When an entrepreneur starts a service-based business in a competitive market, he or she usually starts with prices lower than the mainstream competition. The small law firm charges less than the large one. A consultant working from home charges less than consulting firms. A personal trainer who meets clients at a gym charges less than one who owns a gym.
Slowly, but surely, the exceptional service providers, who offer a very high level of value to clients, create more business then they can handle. Thank you word of mouth! They have to make a choice. Expand quickly by recruiting an organization of people who can be billed at similarly low prices, or raise their rates! Plenty of entrepreneurs I’ve talked to do both – raise their rates and expand their businesses. They become the mid-sized law firm, consultancy or a gym owner.
During interviews with entrepreneurs (more than 100 so far), the service providers repeat the same message. About half of your time is billable; the other half is spent on marketing, sales, operations, administration, human resources, vendor management, etc. When calculating what your rates should be and can be, imagine billing out half of your working hours. Multiply that by the price per hour. Perhaps you cannot bill as much per hour in the beginning, but by providing great value, you can increase that rate over time.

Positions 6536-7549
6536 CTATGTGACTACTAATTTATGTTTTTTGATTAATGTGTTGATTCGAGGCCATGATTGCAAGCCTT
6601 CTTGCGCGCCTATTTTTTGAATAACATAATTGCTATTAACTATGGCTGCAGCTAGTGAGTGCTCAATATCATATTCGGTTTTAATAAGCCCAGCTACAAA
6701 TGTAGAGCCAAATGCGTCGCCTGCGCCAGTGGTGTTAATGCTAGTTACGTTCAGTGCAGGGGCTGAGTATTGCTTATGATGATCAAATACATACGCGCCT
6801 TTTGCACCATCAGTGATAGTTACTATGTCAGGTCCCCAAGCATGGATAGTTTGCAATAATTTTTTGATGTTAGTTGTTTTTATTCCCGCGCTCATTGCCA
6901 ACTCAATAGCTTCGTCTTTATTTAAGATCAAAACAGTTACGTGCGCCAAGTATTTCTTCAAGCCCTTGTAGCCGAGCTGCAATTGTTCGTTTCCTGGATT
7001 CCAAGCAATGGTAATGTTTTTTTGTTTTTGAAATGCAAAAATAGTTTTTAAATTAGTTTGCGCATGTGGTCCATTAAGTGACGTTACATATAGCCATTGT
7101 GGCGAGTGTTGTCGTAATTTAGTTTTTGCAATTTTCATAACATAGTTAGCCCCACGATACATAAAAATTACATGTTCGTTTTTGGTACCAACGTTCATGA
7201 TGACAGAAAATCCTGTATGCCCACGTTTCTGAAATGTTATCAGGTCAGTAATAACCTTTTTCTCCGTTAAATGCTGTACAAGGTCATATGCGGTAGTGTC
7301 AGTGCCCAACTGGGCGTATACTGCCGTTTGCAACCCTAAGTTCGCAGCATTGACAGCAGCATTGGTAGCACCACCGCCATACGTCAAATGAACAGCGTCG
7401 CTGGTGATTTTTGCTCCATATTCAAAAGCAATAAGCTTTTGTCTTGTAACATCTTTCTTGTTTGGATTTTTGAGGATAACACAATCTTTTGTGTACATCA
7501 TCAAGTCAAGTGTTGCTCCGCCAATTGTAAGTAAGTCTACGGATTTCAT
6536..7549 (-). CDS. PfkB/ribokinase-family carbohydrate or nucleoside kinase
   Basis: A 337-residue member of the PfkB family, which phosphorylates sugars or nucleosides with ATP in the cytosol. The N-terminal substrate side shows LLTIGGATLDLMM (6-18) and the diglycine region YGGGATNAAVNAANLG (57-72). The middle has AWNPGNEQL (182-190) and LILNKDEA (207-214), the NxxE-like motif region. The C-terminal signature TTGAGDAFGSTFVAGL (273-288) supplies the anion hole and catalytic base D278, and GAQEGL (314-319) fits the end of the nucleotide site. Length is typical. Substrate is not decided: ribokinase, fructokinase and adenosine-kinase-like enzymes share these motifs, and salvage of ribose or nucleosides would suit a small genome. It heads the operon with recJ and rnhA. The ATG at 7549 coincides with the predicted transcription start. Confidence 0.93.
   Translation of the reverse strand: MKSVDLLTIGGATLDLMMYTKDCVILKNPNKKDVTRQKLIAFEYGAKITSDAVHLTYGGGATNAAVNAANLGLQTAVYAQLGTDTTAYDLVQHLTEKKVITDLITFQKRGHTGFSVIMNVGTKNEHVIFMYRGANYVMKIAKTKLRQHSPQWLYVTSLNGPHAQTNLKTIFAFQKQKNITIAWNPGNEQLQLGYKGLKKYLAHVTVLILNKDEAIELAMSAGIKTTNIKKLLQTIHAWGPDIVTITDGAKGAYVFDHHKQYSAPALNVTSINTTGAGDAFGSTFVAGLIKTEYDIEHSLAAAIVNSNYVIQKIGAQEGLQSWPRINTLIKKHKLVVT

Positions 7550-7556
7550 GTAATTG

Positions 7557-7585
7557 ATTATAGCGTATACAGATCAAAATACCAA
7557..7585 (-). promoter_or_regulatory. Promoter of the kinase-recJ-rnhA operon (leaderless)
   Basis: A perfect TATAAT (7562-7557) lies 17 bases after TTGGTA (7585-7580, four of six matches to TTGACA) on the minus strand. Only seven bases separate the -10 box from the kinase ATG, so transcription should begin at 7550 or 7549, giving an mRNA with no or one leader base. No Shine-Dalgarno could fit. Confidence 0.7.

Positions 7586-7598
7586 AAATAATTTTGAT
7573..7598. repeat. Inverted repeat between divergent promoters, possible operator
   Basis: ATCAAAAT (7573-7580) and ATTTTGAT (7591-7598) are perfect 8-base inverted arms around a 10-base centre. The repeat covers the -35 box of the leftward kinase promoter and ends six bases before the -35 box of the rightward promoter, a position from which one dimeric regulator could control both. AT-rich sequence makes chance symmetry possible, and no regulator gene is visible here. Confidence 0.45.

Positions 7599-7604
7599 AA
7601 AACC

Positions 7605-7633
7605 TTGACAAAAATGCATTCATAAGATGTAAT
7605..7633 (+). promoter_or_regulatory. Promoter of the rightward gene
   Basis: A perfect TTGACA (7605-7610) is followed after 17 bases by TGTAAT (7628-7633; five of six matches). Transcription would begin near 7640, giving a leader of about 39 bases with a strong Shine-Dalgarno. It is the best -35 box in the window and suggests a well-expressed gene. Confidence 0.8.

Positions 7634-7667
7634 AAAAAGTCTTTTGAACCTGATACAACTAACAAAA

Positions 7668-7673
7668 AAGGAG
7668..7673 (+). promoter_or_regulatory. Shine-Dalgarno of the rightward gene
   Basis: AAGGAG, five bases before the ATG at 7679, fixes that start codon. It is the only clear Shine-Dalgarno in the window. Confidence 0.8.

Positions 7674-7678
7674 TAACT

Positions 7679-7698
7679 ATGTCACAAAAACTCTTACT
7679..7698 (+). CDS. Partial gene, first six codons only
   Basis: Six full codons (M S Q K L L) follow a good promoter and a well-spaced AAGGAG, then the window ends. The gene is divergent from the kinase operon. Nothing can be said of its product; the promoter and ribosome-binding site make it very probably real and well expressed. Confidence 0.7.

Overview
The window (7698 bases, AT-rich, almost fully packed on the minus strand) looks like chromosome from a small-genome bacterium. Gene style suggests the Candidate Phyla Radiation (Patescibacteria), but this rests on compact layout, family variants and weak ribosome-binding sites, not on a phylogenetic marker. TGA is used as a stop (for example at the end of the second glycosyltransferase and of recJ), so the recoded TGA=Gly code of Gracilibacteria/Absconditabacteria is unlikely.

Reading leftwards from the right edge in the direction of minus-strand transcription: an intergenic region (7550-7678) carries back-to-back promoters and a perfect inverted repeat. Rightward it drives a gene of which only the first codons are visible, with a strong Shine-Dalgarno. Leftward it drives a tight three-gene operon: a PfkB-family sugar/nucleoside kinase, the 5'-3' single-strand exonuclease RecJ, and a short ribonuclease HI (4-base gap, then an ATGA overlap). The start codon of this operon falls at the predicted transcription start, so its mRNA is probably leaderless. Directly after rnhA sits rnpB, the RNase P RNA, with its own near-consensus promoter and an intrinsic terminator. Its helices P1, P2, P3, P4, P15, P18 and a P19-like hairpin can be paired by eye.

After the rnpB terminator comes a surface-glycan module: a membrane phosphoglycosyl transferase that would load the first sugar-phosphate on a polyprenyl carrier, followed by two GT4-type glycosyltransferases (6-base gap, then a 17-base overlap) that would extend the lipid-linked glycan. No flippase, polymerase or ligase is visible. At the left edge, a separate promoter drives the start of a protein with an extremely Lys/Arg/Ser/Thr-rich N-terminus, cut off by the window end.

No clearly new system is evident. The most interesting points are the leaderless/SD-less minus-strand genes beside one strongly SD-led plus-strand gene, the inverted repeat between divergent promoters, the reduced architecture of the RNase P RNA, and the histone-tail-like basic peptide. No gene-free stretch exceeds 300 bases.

There are ways to increase your prices without reducing your business.
1. Afraid of losing your existing clients? Keep earlier clients at the lower rates for a grace period – a month, a quarter, or a year. Tell them you are doing that because you appreciate their business. Explain that rates will rise by whatever date because costs are up. That includes your paycheck, new rental space, new employees and associated expenses, new insurance requirements, etc. This will soften the blow and because they like working with you, by the time rates go up, it will seem perfectly reasonable. Meanwhile, bring in your new clients in at your higher rates.
2) Create a new pricing structure. With long-term commitments, your rates are lower. Without them your rates go up.
3) Raise your rates, announce your new rates, and then run a promotion a month, a quarter or a year later if the new rates are affecting your business volume too much. Remember that you can always bring the rates back down to promote new sales.
4) Go after a new market that can pay your new rates. Going ‘up market’ may require retooling your business and extra time for selling to the new prospects. Plan ahead for this so that you can keep the existing base of customers until you move to a new market.
5) Offer more service or new products to demonstrate your company is worth the higher rates. You can do this by partnering with a related firm or expanding your own product line.
All the best!